The book reviews for Lady Boss were less than pleasant. Most of the reviewers thought the book left much to be desired. A reviewer from the August 1991 edition of Publishers Weekly said the book was a "hilarious satire of Hollywood passion, porn, and politics." The novel that Collins had written surprised Jill Gerston of the New York Times. Although she did not expect it to be a phenomenal work of literary proportions, she states the book is, "flat, tasteless, prepackaged bouillabaisse lacking the crude energy and exuberant, trashy style Ms. Collins' fans crave." In other words, Gerston like other reviewers, found the book to be boring. The novel lacks depth and a real sense of suspense. In addition Gerston felt that the characters lack any real development and that much of the dialogue is cliched. As Gerston states, "Ms. Collins creates people so wooden they could be made into coffee tables." Andrea Lindman from the Sunday Times felt that the character of Gino the Ram (a.k.a. main characteLucky's father) was what made the two previous novels intriguing. Lindman feels bored with the current role of the main characters and compares their dramas to "watching a very long animated cartoon." Overall, this bestseller was not positively received, displaying no link between best sellers status and the actual quality of the work. Books in Print Publishers Weekly, Jun 28,1991 Lexis Nexis The New York Times, Sept. 30, 1990 Sunday, Late Edition - Final Section 7; Page 37, Column 1 Times Limited Newspapers, The Sunday Times Sept. 30, 1999, Sunday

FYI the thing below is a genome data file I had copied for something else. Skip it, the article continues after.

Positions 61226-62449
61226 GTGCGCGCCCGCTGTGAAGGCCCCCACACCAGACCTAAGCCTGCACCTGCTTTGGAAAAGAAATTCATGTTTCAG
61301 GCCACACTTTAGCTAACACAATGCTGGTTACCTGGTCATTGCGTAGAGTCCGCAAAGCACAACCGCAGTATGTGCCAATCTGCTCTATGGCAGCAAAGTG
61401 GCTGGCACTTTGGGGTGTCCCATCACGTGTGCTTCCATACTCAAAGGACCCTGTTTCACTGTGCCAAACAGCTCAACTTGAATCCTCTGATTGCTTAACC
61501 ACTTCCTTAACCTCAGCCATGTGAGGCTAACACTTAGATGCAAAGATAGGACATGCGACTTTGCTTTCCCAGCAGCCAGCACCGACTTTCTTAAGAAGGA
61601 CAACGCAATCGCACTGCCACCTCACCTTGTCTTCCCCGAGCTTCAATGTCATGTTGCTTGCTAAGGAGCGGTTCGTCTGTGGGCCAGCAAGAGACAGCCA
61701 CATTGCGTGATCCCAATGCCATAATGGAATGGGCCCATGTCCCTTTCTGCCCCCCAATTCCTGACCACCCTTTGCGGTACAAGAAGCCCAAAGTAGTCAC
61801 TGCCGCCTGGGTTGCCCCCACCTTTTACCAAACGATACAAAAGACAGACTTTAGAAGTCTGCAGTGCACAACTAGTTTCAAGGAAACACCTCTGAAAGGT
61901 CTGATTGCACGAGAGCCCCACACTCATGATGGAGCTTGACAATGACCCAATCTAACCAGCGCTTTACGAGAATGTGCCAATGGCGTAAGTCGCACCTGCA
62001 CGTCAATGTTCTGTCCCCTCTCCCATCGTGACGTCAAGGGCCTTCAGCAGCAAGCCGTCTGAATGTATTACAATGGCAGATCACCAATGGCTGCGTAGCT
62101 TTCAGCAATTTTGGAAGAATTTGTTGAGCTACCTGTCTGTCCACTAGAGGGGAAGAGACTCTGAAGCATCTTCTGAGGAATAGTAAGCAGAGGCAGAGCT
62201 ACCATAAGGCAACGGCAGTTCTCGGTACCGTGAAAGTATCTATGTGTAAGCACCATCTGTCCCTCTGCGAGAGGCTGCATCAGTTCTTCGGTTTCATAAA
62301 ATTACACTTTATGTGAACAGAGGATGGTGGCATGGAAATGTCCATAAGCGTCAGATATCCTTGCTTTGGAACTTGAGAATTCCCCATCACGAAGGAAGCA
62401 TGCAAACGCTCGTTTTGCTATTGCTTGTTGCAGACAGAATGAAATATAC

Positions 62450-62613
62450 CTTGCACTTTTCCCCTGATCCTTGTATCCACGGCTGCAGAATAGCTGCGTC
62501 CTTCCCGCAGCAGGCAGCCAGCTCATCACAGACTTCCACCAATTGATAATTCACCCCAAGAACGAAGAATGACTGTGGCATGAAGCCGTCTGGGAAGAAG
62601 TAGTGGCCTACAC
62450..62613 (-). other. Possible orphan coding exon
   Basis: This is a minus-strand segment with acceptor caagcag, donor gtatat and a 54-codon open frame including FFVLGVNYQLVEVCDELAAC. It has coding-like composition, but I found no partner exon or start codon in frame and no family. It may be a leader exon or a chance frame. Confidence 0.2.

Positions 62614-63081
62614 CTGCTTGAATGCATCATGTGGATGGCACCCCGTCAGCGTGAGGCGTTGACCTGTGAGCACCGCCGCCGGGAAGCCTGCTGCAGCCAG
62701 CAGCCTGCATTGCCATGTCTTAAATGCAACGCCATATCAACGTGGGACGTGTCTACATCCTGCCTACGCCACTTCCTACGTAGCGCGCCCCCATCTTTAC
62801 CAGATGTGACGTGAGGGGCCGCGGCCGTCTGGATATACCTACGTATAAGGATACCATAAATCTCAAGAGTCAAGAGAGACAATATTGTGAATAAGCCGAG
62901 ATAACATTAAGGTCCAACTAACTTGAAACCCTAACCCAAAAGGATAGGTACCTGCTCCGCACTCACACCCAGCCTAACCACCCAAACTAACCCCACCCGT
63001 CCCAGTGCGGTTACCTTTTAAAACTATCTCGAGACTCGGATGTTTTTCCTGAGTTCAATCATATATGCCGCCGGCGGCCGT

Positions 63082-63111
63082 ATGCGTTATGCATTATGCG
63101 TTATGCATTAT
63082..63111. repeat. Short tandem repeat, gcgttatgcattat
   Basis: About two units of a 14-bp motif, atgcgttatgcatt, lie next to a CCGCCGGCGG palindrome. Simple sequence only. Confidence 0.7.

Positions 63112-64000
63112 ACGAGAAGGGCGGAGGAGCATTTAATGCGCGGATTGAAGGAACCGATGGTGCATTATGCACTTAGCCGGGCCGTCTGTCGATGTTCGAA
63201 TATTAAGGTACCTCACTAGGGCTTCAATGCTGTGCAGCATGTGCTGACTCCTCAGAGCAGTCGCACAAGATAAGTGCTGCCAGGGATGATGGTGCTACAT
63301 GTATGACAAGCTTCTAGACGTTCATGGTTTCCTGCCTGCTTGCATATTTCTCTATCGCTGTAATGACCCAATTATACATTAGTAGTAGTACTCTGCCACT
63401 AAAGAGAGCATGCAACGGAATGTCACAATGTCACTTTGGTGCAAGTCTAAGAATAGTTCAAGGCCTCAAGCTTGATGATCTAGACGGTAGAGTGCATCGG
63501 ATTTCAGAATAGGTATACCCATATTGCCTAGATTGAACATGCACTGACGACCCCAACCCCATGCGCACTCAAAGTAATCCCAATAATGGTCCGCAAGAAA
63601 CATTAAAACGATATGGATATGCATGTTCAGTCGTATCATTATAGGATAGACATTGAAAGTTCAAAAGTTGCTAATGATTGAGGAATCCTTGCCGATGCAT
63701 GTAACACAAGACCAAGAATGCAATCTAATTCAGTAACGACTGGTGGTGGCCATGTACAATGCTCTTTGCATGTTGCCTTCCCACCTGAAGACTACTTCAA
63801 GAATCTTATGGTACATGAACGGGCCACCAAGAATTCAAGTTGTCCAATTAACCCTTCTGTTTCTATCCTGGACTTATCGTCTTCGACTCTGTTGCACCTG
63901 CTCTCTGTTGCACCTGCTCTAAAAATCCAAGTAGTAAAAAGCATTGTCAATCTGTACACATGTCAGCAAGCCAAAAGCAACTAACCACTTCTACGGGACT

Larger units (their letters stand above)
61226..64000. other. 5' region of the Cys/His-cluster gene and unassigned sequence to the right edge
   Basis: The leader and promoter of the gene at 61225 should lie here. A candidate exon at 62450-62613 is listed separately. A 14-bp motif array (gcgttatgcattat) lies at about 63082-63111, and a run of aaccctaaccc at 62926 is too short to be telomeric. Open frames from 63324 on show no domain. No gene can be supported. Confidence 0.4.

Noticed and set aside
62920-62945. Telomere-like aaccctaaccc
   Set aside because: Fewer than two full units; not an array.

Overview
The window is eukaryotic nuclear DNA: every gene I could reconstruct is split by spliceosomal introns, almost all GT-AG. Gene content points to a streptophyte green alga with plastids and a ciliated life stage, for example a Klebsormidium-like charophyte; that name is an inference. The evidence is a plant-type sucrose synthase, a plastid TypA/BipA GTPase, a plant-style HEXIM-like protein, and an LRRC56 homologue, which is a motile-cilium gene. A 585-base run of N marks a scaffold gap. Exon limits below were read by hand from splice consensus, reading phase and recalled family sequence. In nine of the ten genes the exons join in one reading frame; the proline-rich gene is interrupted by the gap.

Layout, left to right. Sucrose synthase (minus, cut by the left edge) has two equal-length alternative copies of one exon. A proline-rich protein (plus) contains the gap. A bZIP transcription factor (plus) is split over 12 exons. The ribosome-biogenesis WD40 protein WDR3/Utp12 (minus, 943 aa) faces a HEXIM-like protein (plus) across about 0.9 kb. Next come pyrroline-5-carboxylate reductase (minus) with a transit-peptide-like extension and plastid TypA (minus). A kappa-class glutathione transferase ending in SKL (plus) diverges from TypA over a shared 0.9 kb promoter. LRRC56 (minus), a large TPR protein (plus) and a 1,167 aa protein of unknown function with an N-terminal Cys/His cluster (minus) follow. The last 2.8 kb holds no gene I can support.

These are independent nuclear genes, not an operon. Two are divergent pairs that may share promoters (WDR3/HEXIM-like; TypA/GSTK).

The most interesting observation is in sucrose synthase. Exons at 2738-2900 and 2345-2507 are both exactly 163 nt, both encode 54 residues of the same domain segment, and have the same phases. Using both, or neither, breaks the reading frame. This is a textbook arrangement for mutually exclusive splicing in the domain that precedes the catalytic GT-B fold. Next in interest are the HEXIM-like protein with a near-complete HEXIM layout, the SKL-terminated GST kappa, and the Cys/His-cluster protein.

Assignment 5: Critical Analysis
1 Paste your critical analysis in here (maximum 2500 words)